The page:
It may not be possible to prevent a specific birth defect or an illness, but it should be possible to protect a child from an accident and injury or disease that results in death.”
That means a child should not have to choose between life and a life-limiting illness or disability. “Everyone should be entitled to good health and safety. We must provide a safe environment for everyone, regardless of ability to pay.”
Efforts by the government to encourage people to do more to protect themselves against illness and accidents and increase safety in cars, streets and workplaces are “indispensable” in addressing health problems, said Mr Kenny.
Gerry Ryan, a Dublin-based lawyer and the director of health and safety at the Irish Congress of Trade Unions, said he found it “troubling” that Mr Kenny’s party had failed to sign the declaration, but he believes he and others will continue to campaign for the inclusion.
“I don’t see any reason why we shouldn’t get a basic minimum guarantee in health and safety for everyone,” he said. “If we get to this day when Ireland’s children can’t walk down the street and their parents can’t get to work or they can’t get their child to a doctor then we have a serious problem.” Mr Ryan said the union’s call for a minimum wage will continue to be a major issue and it will be one of the driving forces for its general secretary, Jimmy Kelly, in his campaign to win the Fine Gael leadership in the coming months.
The Department of Health and the Dil Health Committee had been aware of the issue and it was expected to be debated at a meeting next month. The Department of Health said it had a statutory duty under the Care Act 2009 to implement minimum standards for childcare provision. The Department said the maximum amount a child care provider can pay a child carer is 40 per child a week. It also said it has a minimum wage policy of 11.30 per hour for those who work full-time in childcare, but the “average wage” was 11.71. The Department said its Child Care Standards Code of Practice sets out minimum standards for: safe spaces in schools; safe locations for children; safe spaces to keep children safe during transport; safe and secure care, and proper procedures.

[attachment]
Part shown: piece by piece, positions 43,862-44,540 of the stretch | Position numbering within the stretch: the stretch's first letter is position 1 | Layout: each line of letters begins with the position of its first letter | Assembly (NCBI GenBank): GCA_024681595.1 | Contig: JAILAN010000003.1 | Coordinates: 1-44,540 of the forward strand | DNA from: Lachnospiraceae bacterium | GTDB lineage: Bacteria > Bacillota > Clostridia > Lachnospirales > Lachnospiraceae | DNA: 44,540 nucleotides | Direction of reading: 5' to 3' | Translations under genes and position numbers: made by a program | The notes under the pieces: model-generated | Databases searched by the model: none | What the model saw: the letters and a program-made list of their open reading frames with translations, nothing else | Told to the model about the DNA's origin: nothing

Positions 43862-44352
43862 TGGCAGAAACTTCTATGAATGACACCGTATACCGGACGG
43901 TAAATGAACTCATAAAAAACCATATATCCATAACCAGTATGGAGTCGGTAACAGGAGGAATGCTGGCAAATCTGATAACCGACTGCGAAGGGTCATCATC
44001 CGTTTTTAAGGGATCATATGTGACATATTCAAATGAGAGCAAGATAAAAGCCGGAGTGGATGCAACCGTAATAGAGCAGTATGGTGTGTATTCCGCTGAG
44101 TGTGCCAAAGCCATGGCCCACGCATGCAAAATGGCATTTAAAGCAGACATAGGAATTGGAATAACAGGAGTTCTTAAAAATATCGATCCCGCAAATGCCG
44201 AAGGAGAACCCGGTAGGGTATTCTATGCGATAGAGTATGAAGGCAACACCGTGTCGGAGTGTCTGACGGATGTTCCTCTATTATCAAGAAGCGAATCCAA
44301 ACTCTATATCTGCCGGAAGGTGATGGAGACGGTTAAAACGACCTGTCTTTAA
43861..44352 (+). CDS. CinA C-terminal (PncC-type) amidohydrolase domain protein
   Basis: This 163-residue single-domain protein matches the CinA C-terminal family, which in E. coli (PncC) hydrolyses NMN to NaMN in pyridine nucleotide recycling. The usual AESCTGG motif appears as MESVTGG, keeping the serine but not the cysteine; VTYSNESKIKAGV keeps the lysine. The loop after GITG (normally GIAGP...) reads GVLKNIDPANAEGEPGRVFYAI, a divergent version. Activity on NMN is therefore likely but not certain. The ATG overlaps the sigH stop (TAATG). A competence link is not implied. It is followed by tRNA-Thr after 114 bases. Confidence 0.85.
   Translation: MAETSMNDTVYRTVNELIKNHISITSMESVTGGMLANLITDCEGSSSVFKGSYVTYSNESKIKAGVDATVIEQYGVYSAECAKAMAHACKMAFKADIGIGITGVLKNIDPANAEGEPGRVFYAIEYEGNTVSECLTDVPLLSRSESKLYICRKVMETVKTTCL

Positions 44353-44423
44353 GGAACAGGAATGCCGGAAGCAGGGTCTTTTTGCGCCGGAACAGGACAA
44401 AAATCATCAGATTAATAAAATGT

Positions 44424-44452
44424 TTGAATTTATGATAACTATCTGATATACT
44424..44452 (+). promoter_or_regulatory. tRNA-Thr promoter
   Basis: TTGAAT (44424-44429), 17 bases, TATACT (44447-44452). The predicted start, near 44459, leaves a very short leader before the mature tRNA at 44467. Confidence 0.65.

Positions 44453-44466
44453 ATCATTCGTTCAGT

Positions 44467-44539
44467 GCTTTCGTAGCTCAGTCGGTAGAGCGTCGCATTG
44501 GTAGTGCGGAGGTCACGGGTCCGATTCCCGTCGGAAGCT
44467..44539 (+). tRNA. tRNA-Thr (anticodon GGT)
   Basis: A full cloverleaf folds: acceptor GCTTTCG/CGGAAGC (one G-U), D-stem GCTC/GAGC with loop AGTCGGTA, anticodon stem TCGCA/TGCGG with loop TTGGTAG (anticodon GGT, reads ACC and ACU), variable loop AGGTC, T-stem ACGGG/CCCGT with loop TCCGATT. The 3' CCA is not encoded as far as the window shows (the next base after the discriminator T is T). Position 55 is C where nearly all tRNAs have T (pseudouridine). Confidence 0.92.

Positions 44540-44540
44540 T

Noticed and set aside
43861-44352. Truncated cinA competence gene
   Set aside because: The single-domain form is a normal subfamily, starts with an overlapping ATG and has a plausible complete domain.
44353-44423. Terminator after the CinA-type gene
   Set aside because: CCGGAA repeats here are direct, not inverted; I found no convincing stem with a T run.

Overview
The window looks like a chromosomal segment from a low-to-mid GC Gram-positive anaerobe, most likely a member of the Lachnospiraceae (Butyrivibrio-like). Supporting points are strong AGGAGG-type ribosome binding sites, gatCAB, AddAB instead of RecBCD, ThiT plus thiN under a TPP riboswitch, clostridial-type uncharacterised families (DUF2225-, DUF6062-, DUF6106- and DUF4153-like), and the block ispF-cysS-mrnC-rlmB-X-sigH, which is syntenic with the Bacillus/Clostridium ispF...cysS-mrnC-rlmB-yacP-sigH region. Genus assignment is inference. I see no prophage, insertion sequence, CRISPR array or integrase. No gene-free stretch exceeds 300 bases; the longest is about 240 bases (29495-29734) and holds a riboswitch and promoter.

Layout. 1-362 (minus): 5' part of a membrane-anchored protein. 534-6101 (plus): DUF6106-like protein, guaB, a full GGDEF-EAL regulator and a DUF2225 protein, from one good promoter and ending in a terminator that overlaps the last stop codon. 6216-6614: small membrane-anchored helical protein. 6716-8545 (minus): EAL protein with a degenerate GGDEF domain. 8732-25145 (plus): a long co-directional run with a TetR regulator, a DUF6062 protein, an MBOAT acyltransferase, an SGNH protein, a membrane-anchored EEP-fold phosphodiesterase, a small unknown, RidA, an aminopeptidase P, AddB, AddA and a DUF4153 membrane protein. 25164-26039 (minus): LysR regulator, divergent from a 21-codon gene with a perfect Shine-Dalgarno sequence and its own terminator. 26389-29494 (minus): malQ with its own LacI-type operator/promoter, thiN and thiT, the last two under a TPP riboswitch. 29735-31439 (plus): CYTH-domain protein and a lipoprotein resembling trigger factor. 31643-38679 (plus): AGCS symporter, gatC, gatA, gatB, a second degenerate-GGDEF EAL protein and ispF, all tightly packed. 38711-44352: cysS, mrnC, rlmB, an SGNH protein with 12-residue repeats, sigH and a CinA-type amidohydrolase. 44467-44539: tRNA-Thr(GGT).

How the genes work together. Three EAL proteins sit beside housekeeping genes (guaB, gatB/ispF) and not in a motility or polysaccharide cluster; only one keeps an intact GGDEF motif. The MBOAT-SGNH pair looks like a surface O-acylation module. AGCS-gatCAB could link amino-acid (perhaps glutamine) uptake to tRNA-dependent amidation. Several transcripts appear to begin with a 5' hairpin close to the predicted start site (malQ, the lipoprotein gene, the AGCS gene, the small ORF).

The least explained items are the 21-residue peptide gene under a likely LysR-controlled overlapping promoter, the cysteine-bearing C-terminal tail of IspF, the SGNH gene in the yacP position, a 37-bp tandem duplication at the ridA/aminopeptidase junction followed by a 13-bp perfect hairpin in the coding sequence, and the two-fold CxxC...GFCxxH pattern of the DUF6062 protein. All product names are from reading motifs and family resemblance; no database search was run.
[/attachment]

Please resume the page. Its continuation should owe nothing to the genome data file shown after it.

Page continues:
But it is understood the proposed increase would be for all children aged 18 months or over, not just those under the age of 18. The Department of Health said it has “no plans to introduce a statutory minimum for children aged 18 years or over”. A spokesperson said: “We support the need for a high standard for care and childcare services. This includes high-quality care and education for all parents, and a high standard of care for their children. “We also recognise the significant costs of childcare services, as this is the largest provider of childcare in the UK. “But we are determined to ensure that children benefit from the best quality care available, and, where necessary, we must ensure that children receive quality care. This is why we always recommend consulting with a health professional. If you’re interested in North Raleigh Pediatrics, you can find their website here.
Love the glossy floor shot! Kudos Butch!